A short road to success
Japan is known for its well-developed public transport network. The country’s vehicle road system, however, is considered insufficient for the number of vehicles owned in Japan. Due to a high population density and a limited amount of available land usable for road construction, further expansion is seen as problematic. The streets of Japan’s major cities are usually narrow, with few, yet expensive parking options. While many people in metropolitan regions rely on public transport or bicycles to get around on a day-to-day basis, individuals living in more suburban and rural areas depend on the usage of cars. Mini-sized vehicles are the domestic automotive industry’s response to fulfilling the demand for mobility while keeping costs comparably low and providing space-saving options.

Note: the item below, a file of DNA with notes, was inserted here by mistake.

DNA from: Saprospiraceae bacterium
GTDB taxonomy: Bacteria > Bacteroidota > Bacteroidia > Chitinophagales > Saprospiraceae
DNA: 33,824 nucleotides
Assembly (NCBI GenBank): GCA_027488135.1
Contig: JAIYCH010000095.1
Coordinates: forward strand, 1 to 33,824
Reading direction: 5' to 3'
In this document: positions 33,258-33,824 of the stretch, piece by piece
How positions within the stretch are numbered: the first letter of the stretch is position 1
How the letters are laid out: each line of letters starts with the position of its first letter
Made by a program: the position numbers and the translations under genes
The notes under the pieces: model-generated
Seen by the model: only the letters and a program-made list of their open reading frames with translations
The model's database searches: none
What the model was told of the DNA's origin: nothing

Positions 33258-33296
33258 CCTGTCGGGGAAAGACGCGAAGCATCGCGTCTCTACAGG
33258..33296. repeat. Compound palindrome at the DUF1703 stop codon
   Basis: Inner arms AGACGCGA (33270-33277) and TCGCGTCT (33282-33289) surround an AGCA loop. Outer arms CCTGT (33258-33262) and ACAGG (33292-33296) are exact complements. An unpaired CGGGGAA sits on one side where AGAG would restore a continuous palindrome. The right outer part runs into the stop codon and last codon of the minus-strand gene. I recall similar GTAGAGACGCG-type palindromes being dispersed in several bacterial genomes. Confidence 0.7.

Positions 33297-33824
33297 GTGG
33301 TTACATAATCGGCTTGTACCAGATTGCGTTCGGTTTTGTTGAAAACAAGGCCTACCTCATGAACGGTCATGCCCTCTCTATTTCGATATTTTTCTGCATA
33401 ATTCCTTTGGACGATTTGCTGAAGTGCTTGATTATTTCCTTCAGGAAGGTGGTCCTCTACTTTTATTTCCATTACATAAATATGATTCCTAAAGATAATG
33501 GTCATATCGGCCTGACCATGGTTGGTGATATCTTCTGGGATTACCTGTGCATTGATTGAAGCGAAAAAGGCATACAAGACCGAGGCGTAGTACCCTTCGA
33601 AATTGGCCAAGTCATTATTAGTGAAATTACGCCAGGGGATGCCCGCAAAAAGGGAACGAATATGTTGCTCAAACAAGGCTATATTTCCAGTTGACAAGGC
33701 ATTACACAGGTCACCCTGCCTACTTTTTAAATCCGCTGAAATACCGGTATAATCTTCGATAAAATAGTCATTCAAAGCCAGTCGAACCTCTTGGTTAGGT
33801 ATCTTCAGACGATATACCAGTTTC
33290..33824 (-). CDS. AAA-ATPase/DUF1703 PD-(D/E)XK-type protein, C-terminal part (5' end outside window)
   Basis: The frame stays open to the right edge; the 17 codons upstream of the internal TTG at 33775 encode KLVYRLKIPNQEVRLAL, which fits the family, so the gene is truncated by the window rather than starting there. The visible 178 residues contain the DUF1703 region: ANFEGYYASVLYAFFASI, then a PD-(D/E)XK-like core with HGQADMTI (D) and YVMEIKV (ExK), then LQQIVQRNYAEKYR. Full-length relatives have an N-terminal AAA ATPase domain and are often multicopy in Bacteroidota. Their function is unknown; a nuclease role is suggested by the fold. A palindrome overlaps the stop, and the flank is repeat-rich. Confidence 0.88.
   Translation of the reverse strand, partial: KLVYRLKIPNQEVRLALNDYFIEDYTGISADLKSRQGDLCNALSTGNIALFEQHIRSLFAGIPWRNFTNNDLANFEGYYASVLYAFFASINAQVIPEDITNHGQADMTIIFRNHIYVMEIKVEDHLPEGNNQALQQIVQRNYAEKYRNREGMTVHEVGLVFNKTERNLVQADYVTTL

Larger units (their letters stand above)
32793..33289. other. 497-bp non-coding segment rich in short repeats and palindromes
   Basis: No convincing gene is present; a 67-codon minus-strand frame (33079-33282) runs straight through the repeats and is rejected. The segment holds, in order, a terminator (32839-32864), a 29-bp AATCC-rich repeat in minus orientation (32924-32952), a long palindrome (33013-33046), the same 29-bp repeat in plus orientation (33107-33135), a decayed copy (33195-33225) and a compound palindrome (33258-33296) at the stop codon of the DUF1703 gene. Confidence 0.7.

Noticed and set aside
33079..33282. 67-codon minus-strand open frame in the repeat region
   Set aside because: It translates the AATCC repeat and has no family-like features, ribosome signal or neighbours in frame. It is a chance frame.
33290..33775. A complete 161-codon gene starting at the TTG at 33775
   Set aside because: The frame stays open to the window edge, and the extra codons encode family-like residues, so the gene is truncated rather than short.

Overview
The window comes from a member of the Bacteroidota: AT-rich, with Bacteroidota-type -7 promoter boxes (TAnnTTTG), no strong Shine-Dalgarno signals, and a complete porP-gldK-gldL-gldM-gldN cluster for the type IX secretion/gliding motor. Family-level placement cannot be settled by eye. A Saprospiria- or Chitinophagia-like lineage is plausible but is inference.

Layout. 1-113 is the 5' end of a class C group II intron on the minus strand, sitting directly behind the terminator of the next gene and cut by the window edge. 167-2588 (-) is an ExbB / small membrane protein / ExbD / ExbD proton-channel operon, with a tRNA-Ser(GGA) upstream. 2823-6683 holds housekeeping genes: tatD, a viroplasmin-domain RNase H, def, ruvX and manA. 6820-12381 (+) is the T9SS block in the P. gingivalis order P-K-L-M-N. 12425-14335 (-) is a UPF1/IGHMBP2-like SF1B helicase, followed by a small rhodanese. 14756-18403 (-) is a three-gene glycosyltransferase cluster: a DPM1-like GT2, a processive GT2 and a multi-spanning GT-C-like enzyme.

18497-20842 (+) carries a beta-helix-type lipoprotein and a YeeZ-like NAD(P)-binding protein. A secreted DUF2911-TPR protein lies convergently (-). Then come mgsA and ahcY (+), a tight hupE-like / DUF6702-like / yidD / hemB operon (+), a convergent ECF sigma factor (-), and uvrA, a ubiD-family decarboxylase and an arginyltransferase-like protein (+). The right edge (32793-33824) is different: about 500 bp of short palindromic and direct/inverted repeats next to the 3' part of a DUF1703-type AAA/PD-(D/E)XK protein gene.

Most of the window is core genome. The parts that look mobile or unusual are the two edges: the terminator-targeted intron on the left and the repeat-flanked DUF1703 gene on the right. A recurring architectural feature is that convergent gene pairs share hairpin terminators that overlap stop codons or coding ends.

Small size, big sales
After being introduced into the Japanese automotive market in the late 1940s, light motor vehicles quickly gained popularity. Kei cars are not only an affordable alternative to regular-sized passenger cars for private use, but are also manufactured for commercial purposes, including micro transporters, mini trucks, and small-sized welfare vehicles.
Nowadays, the majority of cars owned in Japan are light motor vehicles. While the most popular regular-sized passenger car model, the Toyota Prius, recorded a sales volume of over 125 thousand units in 2019, Honda sold more than twice as many units of its mini-sized N-Box model during the same time.
All of Japan’s major automotive manufacturers carry mini cars in their portfolio, with Daihatsu, a car maker specialized in the production of light motor vehicles, leading the race for the highest unit sales within the domestic kei car market, followed by other renowned brands such as Suzuki, Honda, and Nissan.